The doctrine of the atonement is, however, one which is often lost sight of in our pulpits; men refuse to believe in the heinousness of sin, refuse to believe that the justice of a perfectly holy God requires full satisfaction for sin, and, by rationalistic arguments derived from degraded human reason, dwell only on the fatherhood and love of God to mankind. There are two rocks, Scylla and Charybdis, against either of which all Christian people may make shipwreck of their faith; they stand one at each end of the line of intellectual thought. The first is Formalism, the second Rationalism.
The former is the outcome of a kind of parasitic religion, handing over the conscience to the direction of another, and considering that the individual has no right to think for himself and examine the doctrines whether they be of God, or else thinking that a feeble acquiescence in certain dogmas and the performance of certain forms and ceremonies is all that is necessary.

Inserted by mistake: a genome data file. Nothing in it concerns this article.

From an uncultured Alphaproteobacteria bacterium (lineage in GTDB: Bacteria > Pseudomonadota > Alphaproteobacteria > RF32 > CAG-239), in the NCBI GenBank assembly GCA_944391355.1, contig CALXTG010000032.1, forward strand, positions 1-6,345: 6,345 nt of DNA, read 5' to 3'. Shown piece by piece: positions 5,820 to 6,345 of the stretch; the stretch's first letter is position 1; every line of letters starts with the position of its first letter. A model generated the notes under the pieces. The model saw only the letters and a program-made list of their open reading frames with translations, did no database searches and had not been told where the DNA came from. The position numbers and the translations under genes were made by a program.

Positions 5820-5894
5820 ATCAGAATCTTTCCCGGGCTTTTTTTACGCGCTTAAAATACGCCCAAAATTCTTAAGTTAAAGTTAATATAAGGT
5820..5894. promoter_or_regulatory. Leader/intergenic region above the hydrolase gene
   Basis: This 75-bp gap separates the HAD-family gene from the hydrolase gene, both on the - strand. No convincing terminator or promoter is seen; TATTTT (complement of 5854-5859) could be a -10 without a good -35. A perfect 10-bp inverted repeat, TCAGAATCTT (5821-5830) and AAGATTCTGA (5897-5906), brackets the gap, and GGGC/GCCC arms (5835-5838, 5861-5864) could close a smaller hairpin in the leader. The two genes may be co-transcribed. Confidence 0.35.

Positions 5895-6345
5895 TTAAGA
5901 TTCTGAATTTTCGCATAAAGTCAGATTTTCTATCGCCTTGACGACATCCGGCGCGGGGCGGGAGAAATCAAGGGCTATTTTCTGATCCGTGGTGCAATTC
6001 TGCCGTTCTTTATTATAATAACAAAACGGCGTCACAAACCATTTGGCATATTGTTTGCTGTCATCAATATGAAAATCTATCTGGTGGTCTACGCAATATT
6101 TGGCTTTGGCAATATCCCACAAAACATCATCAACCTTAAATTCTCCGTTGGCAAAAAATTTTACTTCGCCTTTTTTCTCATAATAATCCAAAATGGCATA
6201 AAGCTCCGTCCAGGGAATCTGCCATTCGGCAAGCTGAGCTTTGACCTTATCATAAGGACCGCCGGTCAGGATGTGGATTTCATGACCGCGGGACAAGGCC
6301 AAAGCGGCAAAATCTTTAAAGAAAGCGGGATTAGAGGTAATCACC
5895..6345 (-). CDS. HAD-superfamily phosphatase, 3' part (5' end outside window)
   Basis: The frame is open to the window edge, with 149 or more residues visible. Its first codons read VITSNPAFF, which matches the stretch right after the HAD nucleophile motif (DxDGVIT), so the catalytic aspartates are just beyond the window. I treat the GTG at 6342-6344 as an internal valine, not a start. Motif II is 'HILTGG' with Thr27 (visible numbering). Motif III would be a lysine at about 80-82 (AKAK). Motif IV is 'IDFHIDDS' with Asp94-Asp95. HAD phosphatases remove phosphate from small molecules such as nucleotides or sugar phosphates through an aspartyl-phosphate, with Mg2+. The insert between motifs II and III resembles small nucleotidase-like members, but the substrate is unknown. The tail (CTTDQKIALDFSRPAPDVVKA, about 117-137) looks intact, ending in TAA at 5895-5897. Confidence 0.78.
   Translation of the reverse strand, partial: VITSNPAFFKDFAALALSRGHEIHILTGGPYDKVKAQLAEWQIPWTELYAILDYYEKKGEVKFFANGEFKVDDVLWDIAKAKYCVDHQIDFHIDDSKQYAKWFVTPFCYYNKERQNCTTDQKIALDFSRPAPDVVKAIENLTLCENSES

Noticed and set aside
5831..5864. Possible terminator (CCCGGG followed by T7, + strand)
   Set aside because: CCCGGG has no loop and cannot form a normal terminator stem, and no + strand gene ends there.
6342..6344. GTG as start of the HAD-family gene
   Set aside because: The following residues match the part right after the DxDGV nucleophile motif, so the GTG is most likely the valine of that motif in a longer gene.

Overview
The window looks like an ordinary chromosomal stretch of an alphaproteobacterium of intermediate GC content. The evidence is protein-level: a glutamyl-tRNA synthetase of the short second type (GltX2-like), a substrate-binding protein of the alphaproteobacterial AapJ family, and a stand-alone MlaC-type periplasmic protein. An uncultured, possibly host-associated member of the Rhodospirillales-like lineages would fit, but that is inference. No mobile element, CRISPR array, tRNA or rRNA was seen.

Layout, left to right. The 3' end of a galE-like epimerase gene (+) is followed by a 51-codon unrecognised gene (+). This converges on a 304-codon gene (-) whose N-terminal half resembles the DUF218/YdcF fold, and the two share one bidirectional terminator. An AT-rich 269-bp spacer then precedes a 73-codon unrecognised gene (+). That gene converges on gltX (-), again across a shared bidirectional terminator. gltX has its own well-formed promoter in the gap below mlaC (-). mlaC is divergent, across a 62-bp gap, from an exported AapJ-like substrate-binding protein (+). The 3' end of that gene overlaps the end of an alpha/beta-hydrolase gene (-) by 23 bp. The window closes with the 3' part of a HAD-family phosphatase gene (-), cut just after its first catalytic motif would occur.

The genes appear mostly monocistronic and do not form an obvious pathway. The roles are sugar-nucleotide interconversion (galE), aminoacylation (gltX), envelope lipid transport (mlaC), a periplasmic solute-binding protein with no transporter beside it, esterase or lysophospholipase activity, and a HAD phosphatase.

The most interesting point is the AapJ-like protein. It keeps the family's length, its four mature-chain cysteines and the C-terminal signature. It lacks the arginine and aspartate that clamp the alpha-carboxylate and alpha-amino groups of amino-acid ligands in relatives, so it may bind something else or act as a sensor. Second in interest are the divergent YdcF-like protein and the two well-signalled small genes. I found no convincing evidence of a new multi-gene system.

The second phase is the result of revulsion of feeling from the other extreme, not only refusing to listen to the voice of the Church, the directions of the Bible, and the dictates of conscience, but setting up their personal puny and corrupt intellect as the supreme appeal—refusing to believe all that seems contrary to their individual ideas of justice or expediency. This latter is perhaps the more fearful error, as by it the finite utters the awful blasphemy of daring to dictate to the Infinite.
Charles Dent Hastings from 1886